I made a discovery this weekend. Or, rather, a re-discovery, because this little piece of knowledge is something I’ve learned before, utilized many times, and–of course–forgotten until I had a need for it again.
Sometimes, its easier to write backward.
When I was in college, I did try and come up with that all-important thesis statement that drives an essay. After that, though, I would often write in this order:
- Body paragraphs
- Intro paragraph
- Revision of that thesis statement that wasn’t quite right after all.
Why backward? Because sometimes you just can’t know how you’re getting somewhere, until you’ve been.
This last week, between dodging raindrops, staying afoot in huge winds, and lighting LOTS of candles, I got the outline and marketing/course information written for an online critique class that Writer’s Digest will be offering in December. This weekend, I started on the lessons. They’ll build on what I’ve written in The Writing & Critique Group Survival Guide, teaching critique tools and skills by having students critique first chapters or scenes from their classmates.
It took me a bit to focus in, but then I remember the backward writing. Which, in this case, took the form of developing–first–the bulleted list of questions the reader should ask themselves as they critique, and–second–writing the introductory text to set up those bullets. MUCH better.
As I worked, though, I was thinking about the other ways & times that backward writing is the form of choice. And here’s what I came up with:
- Getting your hero to their scene goal and then figuring out the path they took.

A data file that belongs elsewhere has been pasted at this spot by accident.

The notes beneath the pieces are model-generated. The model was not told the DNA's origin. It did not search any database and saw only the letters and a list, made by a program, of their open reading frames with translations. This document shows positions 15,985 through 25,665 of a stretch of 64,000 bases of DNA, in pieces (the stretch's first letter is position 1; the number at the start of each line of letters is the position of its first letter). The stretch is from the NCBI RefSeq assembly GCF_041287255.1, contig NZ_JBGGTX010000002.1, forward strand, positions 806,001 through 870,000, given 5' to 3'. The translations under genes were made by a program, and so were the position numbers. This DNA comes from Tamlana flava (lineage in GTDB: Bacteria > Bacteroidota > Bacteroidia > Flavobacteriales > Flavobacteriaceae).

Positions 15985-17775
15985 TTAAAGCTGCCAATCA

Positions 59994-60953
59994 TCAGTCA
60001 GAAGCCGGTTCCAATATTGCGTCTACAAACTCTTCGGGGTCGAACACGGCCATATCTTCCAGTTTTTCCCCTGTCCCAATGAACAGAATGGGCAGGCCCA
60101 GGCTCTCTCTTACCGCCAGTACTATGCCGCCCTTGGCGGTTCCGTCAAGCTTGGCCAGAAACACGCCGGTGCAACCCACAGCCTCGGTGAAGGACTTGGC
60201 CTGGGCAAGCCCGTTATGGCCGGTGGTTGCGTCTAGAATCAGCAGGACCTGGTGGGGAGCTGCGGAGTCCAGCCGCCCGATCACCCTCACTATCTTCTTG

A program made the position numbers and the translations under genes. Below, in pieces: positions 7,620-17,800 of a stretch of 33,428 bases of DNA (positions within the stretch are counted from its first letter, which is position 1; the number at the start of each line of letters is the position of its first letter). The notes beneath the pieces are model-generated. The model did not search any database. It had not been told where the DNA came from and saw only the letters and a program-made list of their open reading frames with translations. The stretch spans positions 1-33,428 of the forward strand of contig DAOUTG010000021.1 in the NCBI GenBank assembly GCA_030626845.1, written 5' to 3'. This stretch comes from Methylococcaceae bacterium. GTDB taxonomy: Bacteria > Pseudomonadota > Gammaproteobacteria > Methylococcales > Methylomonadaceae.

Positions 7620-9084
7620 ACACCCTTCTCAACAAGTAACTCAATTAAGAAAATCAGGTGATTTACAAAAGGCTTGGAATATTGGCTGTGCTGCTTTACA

- Writing the fight scene between two (or three) characters, and then working out the scenes that will build in tension to that moment
- Working out the climax of your novel first, so you know what’s the most important choice your hero will have to make
- Developing exercises for your how-to book, to focus on your reader’s practical goal, before writing the guide’s main content
- Writing the conclusion to your magazine article, to hone in on the one thing your should take away from the piece
- Playing with the resolution to your memoir, to get closer to the theme of your personal story
Obviously, writing this way will not work every time. The opposite tact is to write through an entire draft–from start to finish, or skipping through the middle–to grow your own understanding of your project. I find that this backward style works best when I’m stuck, when I’m staring at the lead-in or some place in that vast middle of a project and not knowing what to write. Jumping ahead–flipping the coin over–gives me a jump-start, a different angle from which to see things.
And then, I find, I’m writing.
What about you? What did I miss? When do you decide to step off the linear, straightforward path and take a look at what the end can tell you about the beginning?